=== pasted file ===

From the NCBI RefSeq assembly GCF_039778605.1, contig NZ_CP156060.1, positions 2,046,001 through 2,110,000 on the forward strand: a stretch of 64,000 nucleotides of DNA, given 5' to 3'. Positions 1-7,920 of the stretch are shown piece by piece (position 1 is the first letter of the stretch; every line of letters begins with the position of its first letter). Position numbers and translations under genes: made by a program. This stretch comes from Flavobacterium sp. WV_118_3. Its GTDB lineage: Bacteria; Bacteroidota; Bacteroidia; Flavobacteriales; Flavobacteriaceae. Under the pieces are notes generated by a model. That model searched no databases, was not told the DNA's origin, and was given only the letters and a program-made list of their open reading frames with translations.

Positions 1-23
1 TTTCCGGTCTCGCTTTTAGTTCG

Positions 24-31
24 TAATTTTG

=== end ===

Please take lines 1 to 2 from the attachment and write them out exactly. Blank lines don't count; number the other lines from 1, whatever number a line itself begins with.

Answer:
From the NCBI RefSeq assembly GCF_039778605.1, contig NZ_CP156060.1, positions 2,046,001 through 2,110,000 on the forward strand: a stretch of 64,000 nucleotides of DNA, given 5' to 3'. Positions 1-7,920 of the stretch are shown piece by piece (position 1 is the first letter of the stretch; every line of letters begins with the position of its first letter). Position numbers and translations under genes: made by a program. This stretch comes from Flavobacterium sp. WV_118_3. Its GTDB lineage: Bacteria; Bacteroidota; Bacteroidia; Flavobacteriales; Flavobacteriaceae. Under the pieces are notes generated by a model. That model searched no databases, was not told the DNA's origin, and was given only the letters and a program-made list of their open reading frames with translations.

Positions 1-23